Imagine a World Without Bullying
“Imagine a World Without Bullying”
This statement was posed to the Senior School students as part of our acknowledgement of the National Day of Action Against Bullying and Violence, held on March 16. This day, which we mark each year, serves as a reminder of the part we all play in ensuring a safe, supportive and inclusive environment. A group of Year 10 students, Julia Thompson, Charlotte Murdoch and Serena Sitch presented national statistics, tips and strategies to remind the girls to take action if they feel they may be being bullied, or observe any bullying behaviours.
Essential to any discussion of bullying is having a clear definition of what constitutes bullying. St Catherine’s students shared the national definition of bullying for Australian schools with each other. Bullying is defined as ‘an ongoing misuse of power in relationships through repeated verbal, physical and/or social behaviour that causes physical and/or psychological harm. It can involve an individual or a group misusing their power over one or more persons. Bullying can happen in person or online, and it can be obvious (overt) or hidden (covert)’. 
The students viewed a video entitled Bullying is Never OK which provided a simple and straightforward explanation of the definition as well as strategies for victims of bullying as well as bystanders. St Catherine’s students are also provided with ongoing resources via our Student Wellbeing Healthy Relationships page.
The Bullying No Way! website provides excellent resources including the following tips for parents:
Listen calmly and get the full story:
- Your first response when a child tells you of a concern can make a difference to the outcome.
- Although you may feel some strong emotions about your child’s experience, try to keep calm to avoid more distress to your child.
- Your calm response is important to allow your child to tell you all about the situation. After they’ve told you their story, ask questions to get more details if you need to: who, what, where, when?
Reassure your child they are not to blame:
- Many children blame themselves and this may make them feel even worse.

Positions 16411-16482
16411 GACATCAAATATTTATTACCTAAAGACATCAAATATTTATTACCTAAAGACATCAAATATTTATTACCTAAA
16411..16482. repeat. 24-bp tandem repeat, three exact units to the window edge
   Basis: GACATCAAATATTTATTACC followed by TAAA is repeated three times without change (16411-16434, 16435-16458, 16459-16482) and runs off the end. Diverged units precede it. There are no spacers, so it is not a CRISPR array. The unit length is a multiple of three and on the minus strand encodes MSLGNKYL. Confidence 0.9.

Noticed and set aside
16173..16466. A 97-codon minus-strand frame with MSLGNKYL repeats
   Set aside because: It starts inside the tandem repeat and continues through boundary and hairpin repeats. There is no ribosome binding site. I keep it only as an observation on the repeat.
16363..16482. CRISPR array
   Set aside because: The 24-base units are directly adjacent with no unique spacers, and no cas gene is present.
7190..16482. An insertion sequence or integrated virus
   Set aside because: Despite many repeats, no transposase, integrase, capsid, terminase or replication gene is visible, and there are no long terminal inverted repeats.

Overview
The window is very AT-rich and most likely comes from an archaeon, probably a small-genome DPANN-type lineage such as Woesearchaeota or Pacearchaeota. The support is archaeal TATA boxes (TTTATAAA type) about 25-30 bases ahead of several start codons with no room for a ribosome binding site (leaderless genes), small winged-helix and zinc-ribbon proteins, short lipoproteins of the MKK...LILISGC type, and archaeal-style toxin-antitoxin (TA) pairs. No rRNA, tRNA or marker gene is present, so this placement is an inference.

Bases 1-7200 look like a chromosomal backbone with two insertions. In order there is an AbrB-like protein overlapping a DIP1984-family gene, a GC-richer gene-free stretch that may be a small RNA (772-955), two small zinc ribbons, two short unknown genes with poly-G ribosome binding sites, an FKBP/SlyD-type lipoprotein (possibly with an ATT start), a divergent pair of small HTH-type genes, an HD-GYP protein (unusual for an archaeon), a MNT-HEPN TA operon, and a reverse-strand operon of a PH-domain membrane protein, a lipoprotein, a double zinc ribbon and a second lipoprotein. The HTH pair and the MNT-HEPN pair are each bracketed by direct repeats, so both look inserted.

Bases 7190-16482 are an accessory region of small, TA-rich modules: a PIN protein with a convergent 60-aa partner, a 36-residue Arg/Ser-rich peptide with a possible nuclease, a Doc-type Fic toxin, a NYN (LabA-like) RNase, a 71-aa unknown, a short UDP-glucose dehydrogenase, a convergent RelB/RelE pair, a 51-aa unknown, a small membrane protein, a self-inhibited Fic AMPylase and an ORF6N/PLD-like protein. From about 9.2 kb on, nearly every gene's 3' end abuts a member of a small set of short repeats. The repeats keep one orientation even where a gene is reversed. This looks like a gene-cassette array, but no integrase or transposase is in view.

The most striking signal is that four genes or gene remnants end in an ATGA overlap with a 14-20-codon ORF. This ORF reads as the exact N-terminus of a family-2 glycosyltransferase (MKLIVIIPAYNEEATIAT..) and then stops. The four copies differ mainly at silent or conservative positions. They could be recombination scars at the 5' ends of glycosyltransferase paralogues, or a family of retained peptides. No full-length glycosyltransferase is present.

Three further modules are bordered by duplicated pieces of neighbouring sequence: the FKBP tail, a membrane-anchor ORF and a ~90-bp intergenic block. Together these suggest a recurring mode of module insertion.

- You could say things like, ‘That sounds really hard to deal with. No one should have to put up with that,’ or ‘I’m so glad you told me. You should be able to feel safe at school’.
Ask your child what they want to do and what they want you to do:
- A critical part of your response is to avoid jumping in to solve the problem.
- While it is natural to want to protect your child, helping them to find their own solution is a better option. It helps them feel they have some power in the situation.
Learn some strategies here to talk about with your child.
Contact the School
Your child may be reluctant for you to do this, so discuss the idea and reassure them that School would want to know and is able to help. Please contact the Head of Year if you have any concerns.
Check in regularly with your child
Keep the conversation going. It can take time to resolve issues, so check in regularly with your child about their experiences and their feelings. Your ongoing support is important.
As well as discussing how to respond if bullying occurs, the girls were reminded that single incidents and conflict or arguments between equals, whether in person or online, are not defined as bullying, but that these interpersonal conflicts can also cause some distress. Students were reminded to seek support if they cannot navigate or resolve the conflict themselves.